The Senator is right. The entertainment sector has probably been the most affected by the decisions made this week. Without doubt, we will need to continue the business supports both for venues but also to be very mindful of the need for continued support for artists. I use that word collectively because whether you are a rocking DJ or a fabulous singers, across the spectrum they have a craft and an art and that has to be respected and upheld. While jobs are available in certain sectors, and in recent months businesses have said that they cannot get staff, I do not think that it is acceptable for anyone to say "never mind that you are a deadly DJ, a coffee shop up the road is looking for staff. Go up there and get it". That is not acceptable. We will write to the Minister, Deputy Catherine Martin, today to support her in her efforts to maintain the business and individual supports for our artists because we will need them. We have been saying this for about 18 months hoping that we will get to come out of the other end. That does not seem in sight now but we will need them in the future.

I wish I had Senator Dolan's command of the English language and her joy. She stands up and speaks with such passion and pride on the part of the country that she lives in. I thank her for her contribution. It makes us all a little envious. I offer my congratulations and wish continued success for the Greenway when it does come to Ballinasloe.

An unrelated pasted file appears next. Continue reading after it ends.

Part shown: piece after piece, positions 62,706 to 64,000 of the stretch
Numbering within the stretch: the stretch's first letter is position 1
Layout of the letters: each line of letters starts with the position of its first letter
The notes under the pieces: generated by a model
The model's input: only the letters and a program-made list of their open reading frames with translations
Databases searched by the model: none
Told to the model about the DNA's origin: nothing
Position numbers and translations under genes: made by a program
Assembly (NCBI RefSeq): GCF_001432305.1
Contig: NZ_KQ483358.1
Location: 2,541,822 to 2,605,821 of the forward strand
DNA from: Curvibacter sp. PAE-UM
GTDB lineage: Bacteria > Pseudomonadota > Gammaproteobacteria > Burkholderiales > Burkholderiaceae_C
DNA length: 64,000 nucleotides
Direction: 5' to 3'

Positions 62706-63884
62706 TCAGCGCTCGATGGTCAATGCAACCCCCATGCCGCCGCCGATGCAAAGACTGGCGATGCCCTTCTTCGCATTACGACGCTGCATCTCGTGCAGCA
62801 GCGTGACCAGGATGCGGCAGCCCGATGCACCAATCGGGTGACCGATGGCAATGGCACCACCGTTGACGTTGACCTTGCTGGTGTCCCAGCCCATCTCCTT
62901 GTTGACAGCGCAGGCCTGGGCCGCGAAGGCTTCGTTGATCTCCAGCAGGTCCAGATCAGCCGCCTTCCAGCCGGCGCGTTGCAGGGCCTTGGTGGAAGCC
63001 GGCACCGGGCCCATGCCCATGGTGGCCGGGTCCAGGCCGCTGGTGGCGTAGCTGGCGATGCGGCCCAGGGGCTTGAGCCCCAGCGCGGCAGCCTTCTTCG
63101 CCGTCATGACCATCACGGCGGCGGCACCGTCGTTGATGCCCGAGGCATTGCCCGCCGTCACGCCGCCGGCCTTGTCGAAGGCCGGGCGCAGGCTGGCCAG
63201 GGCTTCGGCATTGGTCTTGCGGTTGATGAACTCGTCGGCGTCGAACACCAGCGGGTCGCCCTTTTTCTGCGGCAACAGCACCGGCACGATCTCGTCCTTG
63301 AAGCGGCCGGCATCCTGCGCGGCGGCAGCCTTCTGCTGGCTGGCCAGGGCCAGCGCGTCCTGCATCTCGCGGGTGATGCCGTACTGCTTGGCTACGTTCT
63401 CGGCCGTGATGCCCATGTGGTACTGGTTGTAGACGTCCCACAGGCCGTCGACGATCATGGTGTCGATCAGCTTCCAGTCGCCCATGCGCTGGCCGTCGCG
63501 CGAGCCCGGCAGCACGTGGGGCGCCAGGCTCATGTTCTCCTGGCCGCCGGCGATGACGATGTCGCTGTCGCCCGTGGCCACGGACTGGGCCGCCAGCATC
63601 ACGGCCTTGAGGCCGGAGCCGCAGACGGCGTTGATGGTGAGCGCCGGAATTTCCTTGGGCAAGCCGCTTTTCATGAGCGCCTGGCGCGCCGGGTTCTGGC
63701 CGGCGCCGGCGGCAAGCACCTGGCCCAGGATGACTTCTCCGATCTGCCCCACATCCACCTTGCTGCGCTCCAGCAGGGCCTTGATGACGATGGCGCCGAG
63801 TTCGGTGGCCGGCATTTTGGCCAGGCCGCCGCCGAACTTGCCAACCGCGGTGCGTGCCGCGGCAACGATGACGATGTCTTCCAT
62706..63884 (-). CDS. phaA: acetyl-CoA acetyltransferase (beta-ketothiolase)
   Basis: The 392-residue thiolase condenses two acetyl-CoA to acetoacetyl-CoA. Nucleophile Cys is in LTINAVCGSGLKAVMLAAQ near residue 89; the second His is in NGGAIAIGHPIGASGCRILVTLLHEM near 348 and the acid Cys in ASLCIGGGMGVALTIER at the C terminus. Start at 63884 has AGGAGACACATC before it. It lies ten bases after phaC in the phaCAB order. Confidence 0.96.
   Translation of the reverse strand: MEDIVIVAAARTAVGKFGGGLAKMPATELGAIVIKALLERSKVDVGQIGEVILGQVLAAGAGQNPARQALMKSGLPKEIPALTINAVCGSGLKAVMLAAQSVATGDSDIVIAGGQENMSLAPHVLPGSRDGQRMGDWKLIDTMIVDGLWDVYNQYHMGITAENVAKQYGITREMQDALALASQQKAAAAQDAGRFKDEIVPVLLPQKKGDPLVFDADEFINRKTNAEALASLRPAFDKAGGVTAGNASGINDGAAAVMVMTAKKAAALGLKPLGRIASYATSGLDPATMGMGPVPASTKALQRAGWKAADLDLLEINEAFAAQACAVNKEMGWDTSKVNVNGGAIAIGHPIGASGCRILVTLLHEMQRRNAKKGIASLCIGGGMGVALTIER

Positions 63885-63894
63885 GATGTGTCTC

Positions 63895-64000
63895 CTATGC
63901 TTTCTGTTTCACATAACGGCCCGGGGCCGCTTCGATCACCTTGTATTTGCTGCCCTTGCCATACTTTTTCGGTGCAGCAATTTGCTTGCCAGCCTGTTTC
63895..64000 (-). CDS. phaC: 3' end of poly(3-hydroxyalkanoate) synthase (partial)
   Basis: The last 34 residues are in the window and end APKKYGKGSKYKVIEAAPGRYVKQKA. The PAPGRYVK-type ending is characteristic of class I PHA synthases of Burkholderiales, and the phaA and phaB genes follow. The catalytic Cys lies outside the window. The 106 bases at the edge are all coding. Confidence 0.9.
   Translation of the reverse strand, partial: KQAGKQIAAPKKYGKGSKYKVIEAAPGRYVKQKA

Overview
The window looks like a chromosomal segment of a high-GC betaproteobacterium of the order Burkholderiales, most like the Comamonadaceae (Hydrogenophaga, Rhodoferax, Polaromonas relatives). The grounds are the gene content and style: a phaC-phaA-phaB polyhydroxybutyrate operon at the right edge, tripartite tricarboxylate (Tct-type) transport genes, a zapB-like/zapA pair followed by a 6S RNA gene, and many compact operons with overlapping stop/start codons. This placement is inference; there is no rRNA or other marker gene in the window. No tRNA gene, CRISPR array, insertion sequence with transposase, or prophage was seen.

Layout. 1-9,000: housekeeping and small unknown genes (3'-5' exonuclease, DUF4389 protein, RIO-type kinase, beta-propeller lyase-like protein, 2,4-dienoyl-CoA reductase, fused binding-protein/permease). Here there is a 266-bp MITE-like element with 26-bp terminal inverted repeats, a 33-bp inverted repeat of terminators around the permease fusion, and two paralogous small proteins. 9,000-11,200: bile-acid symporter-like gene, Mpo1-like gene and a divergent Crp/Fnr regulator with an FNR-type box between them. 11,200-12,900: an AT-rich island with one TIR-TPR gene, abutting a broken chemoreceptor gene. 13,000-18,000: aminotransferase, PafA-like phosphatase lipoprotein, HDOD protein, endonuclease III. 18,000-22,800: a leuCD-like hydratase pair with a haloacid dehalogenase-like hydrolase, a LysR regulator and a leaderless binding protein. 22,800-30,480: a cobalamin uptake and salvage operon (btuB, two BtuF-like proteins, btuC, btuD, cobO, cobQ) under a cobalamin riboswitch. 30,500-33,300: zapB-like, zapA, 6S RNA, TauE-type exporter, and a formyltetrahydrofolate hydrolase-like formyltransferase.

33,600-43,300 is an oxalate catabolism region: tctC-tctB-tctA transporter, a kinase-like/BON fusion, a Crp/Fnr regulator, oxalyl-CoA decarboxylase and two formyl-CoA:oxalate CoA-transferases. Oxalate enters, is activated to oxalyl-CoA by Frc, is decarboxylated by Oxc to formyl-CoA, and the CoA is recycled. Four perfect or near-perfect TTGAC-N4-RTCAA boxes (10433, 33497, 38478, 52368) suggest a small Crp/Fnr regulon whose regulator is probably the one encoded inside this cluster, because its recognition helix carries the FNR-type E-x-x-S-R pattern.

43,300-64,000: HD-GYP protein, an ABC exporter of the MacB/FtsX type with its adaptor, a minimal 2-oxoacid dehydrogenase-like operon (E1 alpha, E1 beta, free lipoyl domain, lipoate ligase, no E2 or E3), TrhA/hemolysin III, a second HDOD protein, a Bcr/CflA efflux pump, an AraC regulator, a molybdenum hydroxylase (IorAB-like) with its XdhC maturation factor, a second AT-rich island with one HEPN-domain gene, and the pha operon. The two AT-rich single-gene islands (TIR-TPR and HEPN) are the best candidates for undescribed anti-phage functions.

Senator Maria Byrne spoke of the very worthwhile programme between the National Women's Council of Ireland and hairdressers and beauty salons around the country. It is a slight on the country that Ireland has had a significant increase of domestic violence reports in the last 18 months. It is welcome that we can speak about it as a natural occurrence whereas before Covid I think we spoke about it in sheltered corners, that it did not really happen, and was spoken of in whispers. We all know some woman, maybe more than one woman, who has been abused, harassed, or been subjected to sexual violence or coercive control. They exist in every town and village and it is a welcome move by the Hair and Beauty Industry Confederation. The Senator is right in saying that they often provide more counselling therapy than just getting your hair done. I thank her for raising that this morning.